Simply put, a breaker interrupts power in a circuit to protect it from a short circuit.
More technically, a breaker is an automated, rated (aka comes in sizes), mechanical device, that is designed to interrupt a circuit (cut it off), whenever the breaker senses current (amperage) at higher levels than it's rating. Okay the first sentence is easy enough to understand. But why would I ever want to use one? What are they for? WHY???
Breakers, like fuses, sense power consumption inside a circuit, and are designed to be the most fragile piece in the circuit. Whenever there is trouble, the breaker or fuse senses the problem and blows. So what is the difference between a fuse and a breaker?
Well, a breaker is more applicable than a fuse for many applications because it can be reset, either manually or autmatically, once the high current load has been removed. For instance, you put a few too many appliances on at once in your RV. This creates a high current situation for the system. To protect itself, the system wants to shut down. If you are camping and you blow a fuse, you have no more toys until you replace the fuse with a new one. If you blow a circuit breaker, you can wait until the system cools down or some of the appliances are remove, then reset the circuit breaker, and go back to having fun.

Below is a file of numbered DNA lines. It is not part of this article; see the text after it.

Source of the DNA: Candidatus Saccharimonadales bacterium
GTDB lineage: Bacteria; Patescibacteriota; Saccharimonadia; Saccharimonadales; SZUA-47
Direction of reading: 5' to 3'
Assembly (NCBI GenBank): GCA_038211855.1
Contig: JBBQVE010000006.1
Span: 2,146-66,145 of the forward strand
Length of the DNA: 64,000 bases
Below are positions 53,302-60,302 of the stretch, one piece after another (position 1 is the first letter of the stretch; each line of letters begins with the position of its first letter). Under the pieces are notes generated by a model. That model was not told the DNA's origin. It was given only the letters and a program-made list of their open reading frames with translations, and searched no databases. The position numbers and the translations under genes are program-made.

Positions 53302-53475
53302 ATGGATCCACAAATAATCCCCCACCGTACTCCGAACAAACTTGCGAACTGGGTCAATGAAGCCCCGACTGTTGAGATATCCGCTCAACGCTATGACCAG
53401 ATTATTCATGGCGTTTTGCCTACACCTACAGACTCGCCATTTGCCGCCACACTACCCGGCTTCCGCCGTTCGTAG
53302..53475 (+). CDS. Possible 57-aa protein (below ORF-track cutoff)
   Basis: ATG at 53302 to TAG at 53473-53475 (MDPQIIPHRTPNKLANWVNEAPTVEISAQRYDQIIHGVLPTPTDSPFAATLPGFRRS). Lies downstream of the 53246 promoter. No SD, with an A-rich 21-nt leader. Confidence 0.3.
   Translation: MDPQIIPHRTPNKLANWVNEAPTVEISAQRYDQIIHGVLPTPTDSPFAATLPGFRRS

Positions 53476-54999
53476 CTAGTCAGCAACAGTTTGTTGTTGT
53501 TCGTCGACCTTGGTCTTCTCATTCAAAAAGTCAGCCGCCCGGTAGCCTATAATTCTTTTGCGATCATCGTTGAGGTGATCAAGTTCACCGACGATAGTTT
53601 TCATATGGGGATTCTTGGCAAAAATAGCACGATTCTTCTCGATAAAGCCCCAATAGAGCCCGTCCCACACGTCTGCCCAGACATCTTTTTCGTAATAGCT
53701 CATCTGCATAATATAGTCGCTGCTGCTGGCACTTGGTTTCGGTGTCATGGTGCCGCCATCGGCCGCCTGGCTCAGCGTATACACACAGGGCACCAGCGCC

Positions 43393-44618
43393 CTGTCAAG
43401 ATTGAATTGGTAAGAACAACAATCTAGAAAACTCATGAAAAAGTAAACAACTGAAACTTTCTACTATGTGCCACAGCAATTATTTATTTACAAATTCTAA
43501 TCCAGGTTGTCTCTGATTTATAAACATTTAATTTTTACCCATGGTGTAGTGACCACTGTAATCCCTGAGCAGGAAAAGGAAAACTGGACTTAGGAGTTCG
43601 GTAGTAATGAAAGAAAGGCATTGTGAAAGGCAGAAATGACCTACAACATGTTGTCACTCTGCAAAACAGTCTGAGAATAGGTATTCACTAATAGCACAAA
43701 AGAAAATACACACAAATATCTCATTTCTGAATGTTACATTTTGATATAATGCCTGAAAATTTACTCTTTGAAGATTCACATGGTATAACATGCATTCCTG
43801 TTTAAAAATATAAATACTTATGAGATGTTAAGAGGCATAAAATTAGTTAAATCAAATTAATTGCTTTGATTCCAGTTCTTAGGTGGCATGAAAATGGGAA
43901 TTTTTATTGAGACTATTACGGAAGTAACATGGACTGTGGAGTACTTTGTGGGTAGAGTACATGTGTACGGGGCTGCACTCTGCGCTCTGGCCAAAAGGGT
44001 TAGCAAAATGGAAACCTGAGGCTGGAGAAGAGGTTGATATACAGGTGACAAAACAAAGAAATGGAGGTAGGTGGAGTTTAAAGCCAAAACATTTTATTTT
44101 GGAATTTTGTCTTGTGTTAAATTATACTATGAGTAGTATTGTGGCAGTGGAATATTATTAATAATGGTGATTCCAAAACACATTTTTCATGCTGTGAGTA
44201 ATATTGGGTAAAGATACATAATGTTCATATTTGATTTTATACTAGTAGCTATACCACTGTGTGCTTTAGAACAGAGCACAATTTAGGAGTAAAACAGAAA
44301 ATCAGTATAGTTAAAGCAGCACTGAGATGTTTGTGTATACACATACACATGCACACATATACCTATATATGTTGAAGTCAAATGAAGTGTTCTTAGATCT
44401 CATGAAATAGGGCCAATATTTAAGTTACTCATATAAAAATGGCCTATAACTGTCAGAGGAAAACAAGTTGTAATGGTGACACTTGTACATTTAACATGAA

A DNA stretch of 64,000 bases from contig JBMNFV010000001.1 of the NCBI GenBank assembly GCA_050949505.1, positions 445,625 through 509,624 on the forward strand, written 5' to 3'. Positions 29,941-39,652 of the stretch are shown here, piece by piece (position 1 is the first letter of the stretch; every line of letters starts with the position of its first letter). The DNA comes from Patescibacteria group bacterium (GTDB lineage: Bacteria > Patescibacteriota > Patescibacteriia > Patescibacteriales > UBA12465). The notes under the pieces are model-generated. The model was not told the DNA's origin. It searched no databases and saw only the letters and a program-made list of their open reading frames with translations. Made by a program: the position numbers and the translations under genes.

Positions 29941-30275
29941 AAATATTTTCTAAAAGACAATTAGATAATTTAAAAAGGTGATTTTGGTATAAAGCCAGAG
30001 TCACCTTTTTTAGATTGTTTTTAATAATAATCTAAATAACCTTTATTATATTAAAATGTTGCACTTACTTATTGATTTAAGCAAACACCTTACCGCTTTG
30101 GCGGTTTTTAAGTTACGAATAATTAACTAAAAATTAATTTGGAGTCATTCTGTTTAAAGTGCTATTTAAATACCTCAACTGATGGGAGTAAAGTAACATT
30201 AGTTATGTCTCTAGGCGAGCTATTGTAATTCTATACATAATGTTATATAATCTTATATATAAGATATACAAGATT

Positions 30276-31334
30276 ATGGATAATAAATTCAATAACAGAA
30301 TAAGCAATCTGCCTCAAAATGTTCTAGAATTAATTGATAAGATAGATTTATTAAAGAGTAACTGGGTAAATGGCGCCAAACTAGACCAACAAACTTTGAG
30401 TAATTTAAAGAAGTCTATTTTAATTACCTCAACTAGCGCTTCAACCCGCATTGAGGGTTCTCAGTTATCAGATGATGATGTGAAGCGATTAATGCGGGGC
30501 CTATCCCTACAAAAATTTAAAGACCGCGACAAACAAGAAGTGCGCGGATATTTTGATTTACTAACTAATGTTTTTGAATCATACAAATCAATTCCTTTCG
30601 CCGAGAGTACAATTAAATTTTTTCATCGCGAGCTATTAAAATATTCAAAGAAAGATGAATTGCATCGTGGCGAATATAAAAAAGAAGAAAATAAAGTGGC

So then why would anyone ever use a FUSE? Shouldn't I always use a circuit breaker?
Well a circuit breaker is designed to protect things from overheating. Since overheating by way of electricity is not the same as blowing electronics with a spike of power, we really need two different devices. A circuit breaker is designed to protect wiring (like that in your home), motors (like the one in your disposal), battery chargers, inverters, and other power generation and switching equipment. This power equipment is not sensitive to spikes in power. Instead you are trying to keep these items from getting too hot and melting. A circuit breaker does this job nicely, but isn't sensitive enough to protect those fine electronics.